BlueCross BlueShield of Tennessee Medical Policy Manual

Non-Contact Ultrasound Treatment for Wounds

DESCRIPTION

Ultrasound (US) delivers mechanical vibration above the upper threshold of human hearing (>20 kHz). The therapeutic effect of US energy in the kilohertz range has been examined for the treatment of wounds. Non-contact low-intensity US devices (e.g., MIST Therapy™ System) have been developed that do not require a coupling gel or other direct contact. These devices deliver ultrasonic energy to wounds via a saline mist without direct skin contact.

Although the exact mechanism underlying its clinical effects is not known, therapeutic ultrasound has been proposed to have a variety of effects at a cellular level, including angiogenesis, leukocyte adhesion, growth factor, and collagen production, and increases in macrophage responsiveness fibrinolysis, and nitric oxide levels.

POLICY

IMPORTANT REMINDERS

ADDITIONAL INFORMATION  

Current clinical studies do not permit conclusions concerning the effect of this technology on health outcomes. Additional well-designed studies that include relevant outcomes are needed to evaluate this treatment.

SOURCES  

Association for the Advancement of Wound Care (AAWC). (2014, February). Venous ulcer guideline. Retrieved July 15, 2016 from http://aawconline.org/professional-resources/resources/.

Bekara, F., Vitse, J., Fluieraru, S., Masson, R., De Runz, A., Georgescu, V., et al. (2018). New techniques for wound management: a systematic review of their role in the management of chronic wounds. Archives of Plastic Surgery, 45 (2), 102-110. (Level 1 evidence)

BlueCross BlueShield Association. Evidence Positioning System. (2:2021). Non-contact ultrasound treatment for wounds (2.01.79). Retrieved March 2, 2021 from https://www.evidencepositioningsystem.com/. (19 articles and/or guidelines reviewed)

Gibbons, G. W., Orgill, D. P., Serena, T. E., Novoung, A., O’Connell, J. B., Li, W. W., et al. (2015). A prospective, randomized, controlled trial comparing the effects of noncontact, low-frequency ultrasound to standard care in healing venous leg ulcers. Ostomy Wound Manage, 61 (1), 16-29. (Level 2 evidence)

Olyaie, M., Rad, F., Elahifar, M. Garkaz, A., Mahsa, G. (2013). High-frequency and noncontact low-frequency ultrasound therapy for venous leg ulcer treatment: a randomized, controlled study. Ostomy-Wound Management, 59 (8), 14-20. (Level 2 evidence)

Prather, J. L., Tummel, E. K., Patel, A. B., Smith, D. J, & Gould, L. J. (2015). Prospective randomized controlled trial comparing the effects of noncontact low-frequency ultrasound with standard care in healing split-thickness donor sites. Journal of the American College of Surgeons, 221 (2), 309-318. Abstract retrieved July 15, 2016 from PubMed database.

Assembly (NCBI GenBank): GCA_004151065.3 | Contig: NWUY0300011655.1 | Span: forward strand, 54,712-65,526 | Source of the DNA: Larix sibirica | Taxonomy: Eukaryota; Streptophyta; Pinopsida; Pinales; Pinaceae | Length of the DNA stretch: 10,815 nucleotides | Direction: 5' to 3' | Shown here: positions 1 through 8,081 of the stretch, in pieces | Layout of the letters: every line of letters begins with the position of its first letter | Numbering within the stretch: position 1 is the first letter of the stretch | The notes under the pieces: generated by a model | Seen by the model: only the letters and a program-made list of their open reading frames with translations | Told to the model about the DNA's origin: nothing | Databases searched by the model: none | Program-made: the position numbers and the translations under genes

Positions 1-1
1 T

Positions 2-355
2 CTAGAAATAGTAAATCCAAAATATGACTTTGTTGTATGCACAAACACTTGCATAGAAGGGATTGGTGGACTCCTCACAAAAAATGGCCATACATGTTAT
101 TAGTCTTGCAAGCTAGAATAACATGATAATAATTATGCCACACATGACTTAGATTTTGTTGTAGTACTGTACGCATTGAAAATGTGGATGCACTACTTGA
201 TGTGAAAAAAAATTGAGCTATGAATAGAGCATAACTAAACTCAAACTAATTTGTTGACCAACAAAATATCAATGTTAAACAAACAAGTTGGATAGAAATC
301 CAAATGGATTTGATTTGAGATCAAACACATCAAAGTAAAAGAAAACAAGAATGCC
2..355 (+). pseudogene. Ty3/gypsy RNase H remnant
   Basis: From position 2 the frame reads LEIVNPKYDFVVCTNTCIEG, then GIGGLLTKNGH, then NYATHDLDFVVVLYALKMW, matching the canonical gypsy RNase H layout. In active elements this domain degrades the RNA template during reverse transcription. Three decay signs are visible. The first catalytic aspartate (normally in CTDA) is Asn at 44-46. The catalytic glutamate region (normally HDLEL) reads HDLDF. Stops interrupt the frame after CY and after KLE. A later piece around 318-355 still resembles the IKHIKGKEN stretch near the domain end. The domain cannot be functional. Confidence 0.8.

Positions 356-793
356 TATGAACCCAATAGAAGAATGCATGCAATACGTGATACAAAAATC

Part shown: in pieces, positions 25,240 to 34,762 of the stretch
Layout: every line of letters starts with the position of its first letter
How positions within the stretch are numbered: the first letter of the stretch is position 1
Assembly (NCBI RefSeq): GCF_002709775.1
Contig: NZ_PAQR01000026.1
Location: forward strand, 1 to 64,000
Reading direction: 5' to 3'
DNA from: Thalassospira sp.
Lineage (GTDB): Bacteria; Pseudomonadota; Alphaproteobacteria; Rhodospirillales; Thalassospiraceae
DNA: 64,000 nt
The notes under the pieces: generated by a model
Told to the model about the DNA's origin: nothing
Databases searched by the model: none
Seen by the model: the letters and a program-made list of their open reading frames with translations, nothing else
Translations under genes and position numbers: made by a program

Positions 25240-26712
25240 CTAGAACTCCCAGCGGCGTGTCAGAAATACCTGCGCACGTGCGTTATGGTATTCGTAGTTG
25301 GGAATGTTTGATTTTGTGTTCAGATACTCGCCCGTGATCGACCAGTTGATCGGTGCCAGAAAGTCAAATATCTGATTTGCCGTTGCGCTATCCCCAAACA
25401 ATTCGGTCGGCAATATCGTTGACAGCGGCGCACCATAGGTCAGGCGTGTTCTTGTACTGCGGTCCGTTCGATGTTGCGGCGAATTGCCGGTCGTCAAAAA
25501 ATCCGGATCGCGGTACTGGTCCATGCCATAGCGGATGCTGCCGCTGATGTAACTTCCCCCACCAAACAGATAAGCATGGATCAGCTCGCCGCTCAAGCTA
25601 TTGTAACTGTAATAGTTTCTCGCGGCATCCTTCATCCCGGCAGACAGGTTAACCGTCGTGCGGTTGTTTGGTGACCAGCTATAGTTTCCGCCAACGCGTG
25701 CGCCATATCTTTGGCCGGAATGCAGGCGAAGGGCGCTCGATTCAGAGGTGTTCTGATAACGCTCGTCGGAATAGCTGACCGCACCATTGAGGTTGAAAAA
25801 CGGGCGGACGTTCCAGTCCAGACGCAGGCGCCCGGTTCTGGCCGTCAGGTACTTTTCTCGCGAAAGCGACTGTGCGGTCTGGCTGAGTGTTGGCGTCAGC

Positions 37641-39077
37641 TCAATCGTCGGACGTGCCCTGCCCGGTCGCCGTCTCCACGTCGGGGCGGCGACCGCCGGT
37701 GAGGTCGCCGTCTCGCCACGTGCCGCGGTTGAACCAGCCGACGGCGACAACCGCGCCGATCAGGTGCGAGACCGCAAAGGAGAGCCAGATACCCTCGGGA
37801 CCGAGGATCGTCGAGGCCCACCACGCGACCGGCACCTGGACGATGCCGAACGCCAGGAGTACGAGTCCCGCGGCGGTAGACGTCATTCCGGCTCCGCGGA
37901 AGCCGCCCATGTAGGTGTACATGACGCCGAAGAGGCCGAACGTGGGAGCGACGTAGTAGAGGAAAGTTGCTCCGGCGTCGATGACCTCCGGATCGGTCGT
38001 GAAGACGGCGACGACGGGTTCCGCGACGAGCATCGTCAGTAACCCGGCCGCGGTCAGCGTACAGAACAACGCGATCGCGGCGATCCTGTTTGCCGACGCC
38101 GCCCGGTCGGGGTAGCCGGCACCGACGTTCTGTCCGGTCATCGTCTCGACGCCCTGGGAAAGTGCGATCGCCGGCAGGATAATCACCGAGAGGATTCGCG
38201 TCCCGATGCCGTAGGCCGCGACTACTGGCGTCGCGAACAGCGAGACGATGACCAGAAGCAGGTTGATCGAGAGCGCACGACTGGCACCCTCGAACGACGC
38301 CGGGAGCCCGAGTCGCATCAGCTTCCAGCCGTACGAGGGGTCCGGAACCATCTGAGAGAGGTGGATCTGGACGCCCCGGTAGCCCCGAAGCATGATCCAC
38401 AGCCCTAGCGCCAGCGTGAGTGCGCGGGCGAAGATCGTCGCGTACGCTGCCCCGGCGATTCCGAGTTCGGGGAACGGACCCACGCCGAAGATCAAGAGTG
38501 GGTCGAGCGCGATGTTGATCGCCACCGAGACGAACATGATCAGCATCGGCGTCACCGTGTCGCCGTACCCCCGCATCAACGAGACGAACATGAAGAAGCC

Tricco, A., Jesmin, A., Vafaei, A., Khan, P., Harrington, A., Cogo, E., et al. (2015). Seeking effective interventions to treat complex wounds: an overview of systematic reviews. BMC Medicine, 13, 89. (Level 2 evidence)

U. S. Food & Drug Administration. (May 2005). Center for Devices and Radiologic Health. 510k Pre-market Notification Database K050129 (MIST™ Therapy System). Retrieved August 31, 2015 from http://www.fda.gov.

Watson, J., Kang’ombe, A., Soares, M., Chaung, L., Worthy, G., Bland, M., et al. (2011). Use of weekly, low dose, high frequency ultrasound for hard to heal venous leg ulcers: the VenUS III randomized controlled trial. British Medical Journal, 342:d1092. (Level 4 evidence)

ORIGINAL EFFECTIVE DATE:  4/4/2011

MOST RECENT REVIEW DATE:  5/13/2021

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Policies included in the Medical Policy Manual are not intended to certify coverage availability. They are medical determinations about a particular technology, service, drug, etc. While a policy or technology may be medically necessary, it could be excluded in a member's benefit plan. Please check with the appropriate claims department to determine if the service in question is a covered service under a particular benefit plan. Use of the Medical Policy Manual is not intended to replace independent medical judgment for treatment of individuals. The content on this Web site is not intended to be a substitute for professional medical advice in any way. Always seek the advice of your physician or other qualified health care provider if you have questions regarding a medical condition or treatment.

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